I climbed an active volcano today with the excellent folks at Summit Chile and then sledded most of the way down. It was an incredible experience. Claudio, the owner and lead guide, picked me up at 615 and we headed to Pucon to gear up for the climb. The top part of the volcano is still covered in snow, sits on a glacier, and is sometimes quite windy. I wore most of the clothes I brought — a good test of my light packing. There were nine other friendly folks in the group: 2 from the UK, one from Germany, and the rest from Brazil. Two other guides accompanied Claudio and the group. We drove to the base of the ski area, about a third of the way up the volcano, and then hiked a short distance to the one ski lift that operates in summer to skip over a very soft, sandy (volcanic ash) section at the beginning of the climb. We walked down it later and it would have been a calf screamer to walk up, especially at the beginning of the climb. None of us were particularly bothered by taking the lift. After all, if you really want to “conquer the mountain”, you would need to start hiking from the base in Pucon.
Here’s a shot on the old double chairlift, with my seatmate Bea from Germany:
That’s the lake that abuts both Villarrica and Pucon. When we got to the top, it was time to strap on our crampons, grab our ice axes, and start climbing.
You can see the volcano “breathing” in the top left of the photo. Here’s another view back towards the lake:
We would climb for 45 minutes or an hour and then take a break to eat, hydrate, and admire the views. This panorama, shot with the Fuji XE-2 and 18-55 lens — both of which made the climb along with the iPhone 4S responsible for many of the other photos, gives an idea of the views back towards the lake from the first third of the climb.
The wind was blowing quite hard all day — up to 65mph on the summit approaches and summit itself, according to a weather device Claudio carried — and it was amazing to watch the clouds roll up the mountain, almost like waves breaking on the beach. Here you can see one of our guides, Osiel, with the clouds racing up the mountain behind him.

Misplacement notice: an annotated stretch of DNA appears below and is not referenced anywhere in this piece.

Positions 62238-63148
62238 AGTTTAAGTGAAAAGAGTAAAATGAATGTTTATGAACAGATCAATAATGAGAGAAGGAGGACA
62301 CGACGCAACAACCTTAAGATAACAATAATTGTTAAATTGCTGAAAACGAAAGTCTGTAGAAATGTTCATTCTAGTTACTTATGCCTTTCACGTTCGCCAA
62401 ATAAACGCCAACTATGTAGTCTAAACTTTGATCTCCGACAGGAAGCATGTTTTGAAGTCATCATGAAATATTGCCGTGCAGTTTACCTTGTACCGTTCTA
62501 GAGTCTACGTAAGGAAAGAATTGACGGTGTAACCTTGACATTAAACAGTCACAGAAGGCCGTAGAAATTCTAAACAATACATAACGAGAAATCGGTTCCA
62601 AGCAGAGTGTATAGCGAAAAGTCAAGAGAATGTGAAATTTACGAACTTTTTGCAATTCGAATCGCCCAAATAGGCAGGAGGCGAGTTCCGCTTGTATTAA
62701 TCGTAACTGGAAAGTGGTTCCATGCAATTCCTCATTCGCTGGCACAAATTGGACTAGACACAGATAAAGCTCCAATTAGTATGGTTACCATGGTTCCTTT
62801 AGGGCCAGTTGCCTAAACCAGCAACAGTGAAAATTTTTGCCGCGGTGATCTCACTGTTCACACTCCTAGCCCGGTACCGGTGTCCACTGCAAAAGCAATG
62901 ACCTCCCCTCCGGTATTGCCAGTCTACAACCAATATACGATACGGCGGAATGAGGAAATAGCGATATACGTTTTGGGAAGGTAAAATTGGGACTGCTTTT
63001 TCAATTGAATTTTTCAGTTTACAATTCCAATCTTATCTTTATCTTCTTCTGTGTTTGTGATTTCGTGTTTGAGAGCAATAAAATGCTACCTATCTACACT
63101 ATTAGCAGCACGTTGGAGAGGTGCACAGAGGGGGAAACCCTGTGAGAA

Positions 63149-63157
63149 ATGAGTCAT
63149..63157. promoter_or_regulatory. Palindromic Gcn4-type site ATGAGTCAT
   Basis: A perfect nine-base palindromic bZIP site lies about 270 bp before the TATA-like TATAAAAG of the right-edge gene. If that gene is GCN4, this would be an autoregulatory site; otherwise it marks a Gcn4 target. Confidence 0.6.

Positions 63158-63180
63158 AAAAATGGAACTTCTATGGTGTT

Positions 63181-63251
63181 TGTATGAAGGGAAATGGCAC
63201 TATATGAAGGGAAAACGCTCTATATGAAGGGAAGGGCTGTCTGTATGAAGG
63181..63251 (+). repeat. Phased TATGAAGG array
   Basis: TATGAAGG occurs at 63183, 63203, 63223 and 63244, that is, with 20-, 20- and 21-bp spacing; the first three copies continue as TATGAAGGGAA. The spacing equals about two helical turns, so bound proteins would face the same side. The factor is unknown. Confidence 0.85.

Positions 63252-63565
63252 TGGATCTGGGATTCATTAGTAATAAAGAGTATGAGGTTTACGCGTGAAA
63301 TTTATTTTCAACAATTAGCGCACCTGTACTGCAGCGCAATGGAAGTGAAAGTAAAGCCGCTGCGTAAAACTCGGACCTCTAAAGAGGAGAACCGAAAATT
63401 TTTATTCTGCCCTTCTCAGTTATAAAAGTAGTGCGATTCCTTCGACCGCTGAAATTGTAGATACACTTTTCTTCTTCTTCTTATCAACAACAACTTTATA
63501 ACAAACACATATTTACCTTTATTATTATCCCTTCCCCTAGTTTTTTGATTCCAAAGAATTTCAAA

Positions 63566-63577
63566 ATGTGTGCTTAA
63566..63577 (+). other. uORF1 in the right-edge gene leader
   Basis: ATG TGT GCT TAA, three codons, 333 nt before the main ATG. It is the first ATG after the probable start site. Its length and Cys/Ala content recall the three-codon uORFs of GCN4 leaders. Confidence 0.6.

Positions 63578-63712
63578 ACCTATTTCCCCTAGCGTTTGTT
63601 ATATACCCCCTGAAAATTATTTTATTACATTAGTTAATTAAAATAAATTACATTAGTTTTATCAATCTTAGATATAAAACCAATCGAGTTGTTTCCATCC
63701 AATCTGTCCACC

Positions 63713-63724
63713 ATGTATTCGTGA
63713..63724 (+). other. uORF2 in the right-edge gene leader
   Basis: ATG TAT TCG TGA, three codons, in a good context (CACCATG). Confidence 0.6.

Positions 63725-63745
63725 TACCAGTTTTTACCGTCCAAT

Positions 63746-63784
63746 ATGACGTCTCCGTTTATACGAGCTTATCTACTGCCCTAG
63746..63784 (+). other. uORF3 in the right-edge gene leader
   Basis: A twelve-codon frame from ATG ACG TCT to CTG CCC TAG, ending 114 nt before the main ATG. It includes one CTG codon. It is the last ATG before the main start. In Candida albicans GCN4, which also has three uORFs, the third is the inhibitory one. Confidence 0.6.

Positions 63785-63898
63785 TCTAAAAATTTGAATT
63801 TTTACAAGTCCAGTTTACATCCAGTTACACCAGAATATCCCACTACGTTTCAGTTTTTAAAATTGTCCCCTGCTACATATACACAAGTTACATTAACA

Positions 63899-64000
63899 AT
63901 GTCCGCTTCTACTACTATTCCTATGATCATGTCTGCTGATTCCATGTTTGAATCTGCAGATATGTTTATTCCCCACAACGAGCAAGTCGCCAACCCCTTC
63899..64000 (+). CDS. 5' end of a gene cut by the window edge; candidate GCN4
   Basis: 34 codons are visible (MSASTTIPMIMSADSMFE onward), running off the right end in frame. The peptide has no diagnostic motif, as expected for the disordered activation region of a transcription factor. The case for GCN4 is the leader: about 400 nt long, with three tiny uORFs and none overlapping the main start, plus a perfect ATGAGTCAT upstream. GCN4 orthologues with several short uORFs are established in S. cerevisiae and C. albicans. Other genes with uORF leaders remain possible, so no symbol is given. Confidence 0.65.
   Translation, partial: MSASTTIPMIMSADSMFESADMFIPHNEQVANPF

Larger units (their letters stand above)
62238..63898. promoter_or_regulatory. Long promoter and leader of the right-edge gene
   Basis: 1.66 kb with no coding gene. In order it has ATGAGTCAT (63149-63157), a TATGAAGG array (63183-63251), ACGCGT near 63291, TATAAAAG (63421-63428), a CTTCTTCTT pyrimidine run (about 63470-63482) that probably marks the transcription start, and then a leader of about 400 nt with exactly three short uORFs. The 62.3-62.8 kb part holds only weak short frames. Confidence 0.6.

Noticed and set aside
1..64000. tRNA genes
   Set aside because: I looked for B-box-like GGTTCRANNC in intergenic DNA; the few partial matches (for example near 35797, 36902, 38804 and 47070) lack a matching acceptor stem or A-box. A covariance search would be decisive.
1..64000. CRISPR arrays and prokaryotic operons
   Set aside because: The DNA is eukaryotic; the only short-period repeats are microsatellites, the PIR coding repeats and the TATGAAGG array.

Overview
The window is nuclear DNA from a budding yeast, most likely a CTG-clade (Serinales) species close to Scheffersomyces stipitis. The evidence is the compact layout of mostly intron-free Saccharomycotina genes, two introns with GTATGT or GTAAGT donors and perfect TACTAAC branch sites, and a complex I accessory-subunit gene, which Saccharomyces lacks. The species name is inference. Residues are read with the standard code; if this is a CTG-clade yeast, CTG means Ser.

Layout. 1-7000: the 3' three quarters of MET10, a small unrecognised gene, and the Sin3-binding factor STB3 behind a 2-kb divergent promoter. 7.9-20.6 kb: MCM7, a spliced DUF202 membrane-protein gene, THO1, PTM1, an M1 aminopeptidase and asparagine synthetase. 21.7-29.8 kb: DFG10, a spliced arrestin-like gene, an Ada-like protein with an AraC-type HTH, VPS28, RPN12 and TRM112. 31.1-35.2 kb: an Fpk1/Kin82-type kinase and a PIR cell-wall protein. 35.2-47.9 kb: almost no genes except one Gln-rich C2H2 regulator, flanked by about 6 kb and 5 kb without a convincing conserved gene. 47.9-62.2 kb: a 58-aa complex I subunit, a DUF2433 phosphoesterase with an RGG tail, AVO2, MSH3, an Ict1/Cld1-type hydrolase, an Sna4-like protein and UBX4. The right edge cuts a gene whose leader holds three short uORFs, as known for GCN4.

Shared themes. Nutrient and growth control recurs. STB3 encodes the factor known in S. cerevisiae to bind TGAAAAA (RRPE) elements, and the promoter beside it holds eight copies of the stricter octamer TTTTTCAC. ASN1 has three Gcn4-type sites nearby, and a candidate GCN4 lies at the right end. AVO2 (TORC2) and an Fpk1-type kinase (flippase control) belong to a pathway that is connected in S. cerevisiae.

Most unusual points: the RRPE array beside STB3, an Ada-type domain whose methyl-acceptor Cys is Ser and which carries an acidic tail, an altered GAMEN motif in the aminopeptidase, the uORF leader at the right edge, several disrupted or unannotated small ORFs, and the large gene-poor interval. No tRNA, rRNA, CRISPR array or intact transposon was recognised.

It really was fun to watch the clouds blow in and then envelop us.
One more, just because it was dramatic.
Soon it was time for a break, and I devoured the first of two PB&Js I made for the climb. Aside: it is indeed possible to buy peanut butter in Chile!
And then we kept going. We had to step carefully on the varying surface conditions — sometimes very soft, sometimes a bit icy. The wind was strong enough to knock us around if we didn’t maintain a good grip on the mountain with our crampons and ice axes. The black volcanic rock was really cool looking. And the clouds kept building below us.
The volcano “breathing” makes it look like my head is steaming, but I was too cold to sweat.
The wind was really blowing hard, and I was very glad I packed the windproof softshell at the last minute! We kept going up and we could tell that the summit was not far off.
And soon enough we made it to the edge of the crater at the top of the volcano. The wind was nearly strong enough to knock us over up here, and the blowing ice bits and dust from the volcano made it hard to see when moving into the wind.
At this point, I had donned a pair of heavy-duty waterproof trousers in preparation for the descent. As the title of this post suggests, we sledded most of the way down, either on our butts or sitting on little plastic shovels, using our ice axes as brakes and to steer. It was an unbelievable experience. Claudio took some video with a GoPro camera: Sledding down Villarrica. It was amazing and everyone had a blast.
Eventually we ran out of snow and had to walk down the sandy volcanic ash we had sailed over on the chairlift earlier in the day.
And then we emerged back below the clouds, walked down the path you can see snaking through the middle of the picture below back to the base of the ski area, and hopped in the van and headed back to Pucon after an awesome experience.
Details of the hike here on Strava.